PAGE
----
I know some readers will think my stance on this exploitative media is an absolute contradiction. People have told me so. Pfft. I blog, regularly write for the media and quite enjoy having an audience. I am comfortable sharing my image across social media. I put myself out there. So I get it. Why wouldn’t I want extra media attention? Why would I criticise this method of “awareness raising” when I do it via the media too? Aren’t I hypocritical?!
Well. I like to be able to tell my own story in my own words. I like to portray the condition realistically and positively (even the difficult things) – with positive language. I don’t want to be in the public gaze for voyeuristic entertainment. I don’t want to be someone else’s money maker (for a $200 inconvenience fee). I don’t want to be the subject of pity or inspiration, and I certainly don’t want to endure the ridicule from viewers.
I want to tell my story on my terms, changing the disability media landscape. And I encourage others to do the same.
The public gaze has moved from the human spectacle of The Lifestyle Channel to our social media feeds now – with smartphones allowing for social media paparazzi. This new wave of paparazzi are creating inspiration porn for likes and shares. Karin Hitselberger who blogs at Claiming Crip recently wrote:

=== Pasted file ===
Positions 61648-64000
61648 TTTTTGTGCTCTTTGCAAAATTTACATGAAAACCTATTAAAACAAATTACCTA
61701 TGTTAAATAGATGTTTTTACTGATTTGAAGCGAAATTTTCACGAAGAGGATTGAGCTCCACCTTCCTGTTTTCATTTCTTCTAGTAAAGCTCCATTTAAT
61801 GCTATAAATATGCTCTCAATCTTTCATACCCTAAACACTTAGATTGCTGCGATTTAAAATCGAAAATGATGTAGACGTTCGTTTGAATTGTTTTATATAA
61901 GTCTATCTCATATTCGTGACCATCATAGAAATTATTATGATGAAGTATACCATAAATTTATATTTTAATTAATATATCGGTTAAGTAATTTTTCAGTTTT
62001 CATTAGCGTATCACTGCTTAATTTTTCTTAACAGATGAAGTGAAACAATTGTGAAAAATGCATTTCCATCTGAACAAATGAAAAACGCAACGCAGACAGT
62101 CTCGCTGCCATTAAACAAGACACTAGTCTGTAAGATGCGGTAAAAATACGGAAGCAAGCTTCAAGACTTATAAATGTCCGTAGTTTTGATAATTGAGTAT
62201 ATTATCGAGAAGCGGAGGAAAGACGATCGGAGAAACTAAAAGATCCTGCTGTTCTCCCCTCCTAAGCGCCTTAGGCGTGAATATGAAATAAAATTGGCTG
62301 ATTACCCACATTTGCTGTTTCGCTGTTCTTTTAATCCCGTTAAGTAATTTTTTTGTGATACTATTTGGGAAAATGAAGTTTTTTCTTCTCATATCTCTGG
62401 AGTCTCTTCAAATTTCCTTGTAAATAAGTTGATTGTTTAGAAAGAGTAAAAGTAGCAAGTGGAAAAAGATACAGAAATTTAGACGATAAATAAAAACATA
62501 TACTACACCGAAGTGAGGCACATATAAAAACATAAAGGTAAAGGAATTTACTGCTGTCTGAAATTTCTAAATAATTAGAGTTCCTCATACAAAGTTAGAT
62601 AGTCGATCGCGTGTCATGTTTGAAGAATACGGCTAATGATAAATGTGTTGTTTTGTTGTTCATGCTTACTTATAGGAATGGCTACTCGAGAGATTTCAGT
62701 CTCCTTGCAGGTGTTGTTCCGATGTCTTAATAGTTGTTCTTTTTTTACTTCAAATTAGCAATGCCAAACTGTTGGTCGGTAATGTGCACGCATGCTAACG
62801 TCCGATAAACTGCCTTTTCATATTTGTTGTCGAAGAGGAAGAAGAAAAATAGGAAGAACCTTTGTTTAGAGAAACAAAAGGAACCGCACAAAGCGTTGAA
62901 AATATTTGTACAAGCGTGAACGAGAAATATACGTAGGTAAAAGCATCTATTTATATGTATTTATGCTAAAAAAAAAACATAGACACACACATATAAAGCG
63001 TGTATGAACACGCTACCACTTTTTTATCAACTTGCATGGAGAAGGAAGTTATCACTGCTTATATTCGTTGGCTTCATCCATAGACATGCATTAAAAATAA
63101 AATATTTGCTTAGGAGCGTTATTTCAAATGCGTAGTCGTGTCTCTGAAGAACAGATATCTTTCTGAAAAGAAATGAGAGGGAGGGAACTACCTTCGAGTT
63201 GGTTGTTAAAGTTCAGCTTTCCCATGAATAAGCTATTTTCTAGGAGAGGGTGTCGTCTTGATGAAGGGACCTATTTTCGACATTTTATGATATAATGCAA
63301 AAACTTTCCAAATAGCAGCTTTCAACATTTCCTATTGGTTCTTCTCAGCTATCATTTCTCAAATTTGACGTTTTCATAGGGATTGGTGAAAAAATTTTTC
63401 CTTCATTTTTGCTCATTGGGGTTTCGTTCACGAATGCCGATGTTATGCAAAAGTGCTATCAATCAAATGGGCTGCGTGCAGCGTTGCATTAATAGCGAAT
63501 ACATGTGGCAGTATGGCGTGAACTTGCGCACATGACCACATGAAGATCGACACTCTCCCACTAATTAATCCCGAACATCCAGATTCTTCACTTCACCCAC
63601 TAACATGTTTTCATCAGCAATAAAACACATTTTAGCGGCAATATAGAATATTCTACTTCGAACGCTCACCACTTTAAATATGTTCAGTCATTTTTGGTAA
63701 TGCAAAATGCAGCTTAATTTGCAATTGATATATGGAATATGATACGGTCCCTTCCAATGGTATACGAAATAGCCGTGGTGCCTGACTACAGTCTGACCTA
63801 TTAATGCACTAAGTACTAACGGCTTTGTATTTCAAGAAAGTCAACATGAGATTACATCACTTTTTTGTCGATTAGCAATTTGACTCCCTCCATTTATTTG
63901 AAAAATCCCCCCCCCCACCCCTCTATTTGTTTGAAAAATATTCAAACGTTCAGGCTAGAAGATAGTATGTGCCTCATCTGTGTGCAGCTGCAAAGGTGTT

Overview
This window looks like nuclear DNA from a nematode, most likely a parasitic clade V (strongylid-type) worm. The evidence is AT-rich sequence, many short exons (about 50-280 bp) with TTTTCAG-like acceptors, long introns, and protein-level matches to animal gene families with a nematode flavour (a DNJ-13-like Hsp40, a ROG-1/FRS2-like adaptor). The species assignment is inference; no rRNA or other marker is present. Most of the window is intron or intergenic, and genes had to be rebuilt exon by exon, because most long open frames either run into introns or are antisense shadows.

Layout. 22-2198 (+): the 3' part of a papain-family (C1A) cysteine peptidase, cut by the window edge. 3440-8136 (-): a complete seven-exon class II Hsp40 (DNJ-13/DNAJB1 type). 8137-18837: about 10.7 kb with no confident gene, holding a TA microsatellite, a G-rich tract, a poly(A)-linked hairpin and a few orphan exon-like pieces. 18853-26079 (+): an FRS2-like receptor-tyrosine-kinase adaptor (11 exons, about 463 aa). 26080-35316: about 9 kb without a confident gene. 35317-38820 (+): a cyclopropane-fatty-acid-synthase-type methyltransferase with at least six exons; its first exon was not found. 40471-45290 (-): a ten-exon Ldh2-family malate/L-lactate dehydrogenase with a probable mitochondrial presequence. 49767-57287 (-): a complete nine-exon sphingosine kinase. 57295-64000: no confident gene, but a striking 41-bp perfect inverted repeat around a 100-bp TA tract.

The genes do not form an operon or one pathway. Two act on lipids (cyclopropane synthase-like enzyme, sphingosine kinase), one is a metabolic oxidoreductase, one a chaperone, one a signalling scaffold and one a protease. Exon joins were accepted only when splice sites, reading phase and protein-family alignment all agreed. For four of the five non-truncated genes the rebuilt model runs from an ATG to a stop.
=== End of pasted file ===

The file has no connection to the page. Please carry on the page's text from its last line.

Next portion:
“Disabled people are not tourist attractions, science exhibits or zoo animals. You cannot photograph us or stare at us because we exist in public spaces…
I thought of the difficult situation of being disabled in public in the modern world.
People have always stared, but now staring has gone viral.”
And it’s programs like Body Bizarre that encourage this social media paparazzi. People think it’s ok to stare and capture their curiosity through their smart phones. The focus on people with disabilities doing every day things, existing to inspire and remind viewers their lives aren’t so bad after all perpetuates the need to photograph someone with a disability doing something ordinary in public, upload and inspire.
During our Quippings – Disability Unleashed shows at the Melbourne Fringe Festival, we formed a conga line – inviting stares and staring back. While our audience is progressive and assumably not the type to stare at people with disabilities, it felt good to pretend I was turning around the staring I receive regularly. During the last show, when I felt my most relaxed and uninhibited, I pointed at someone and let out a cackling laugh. It was for all those who’ve done it to me. It felt so good.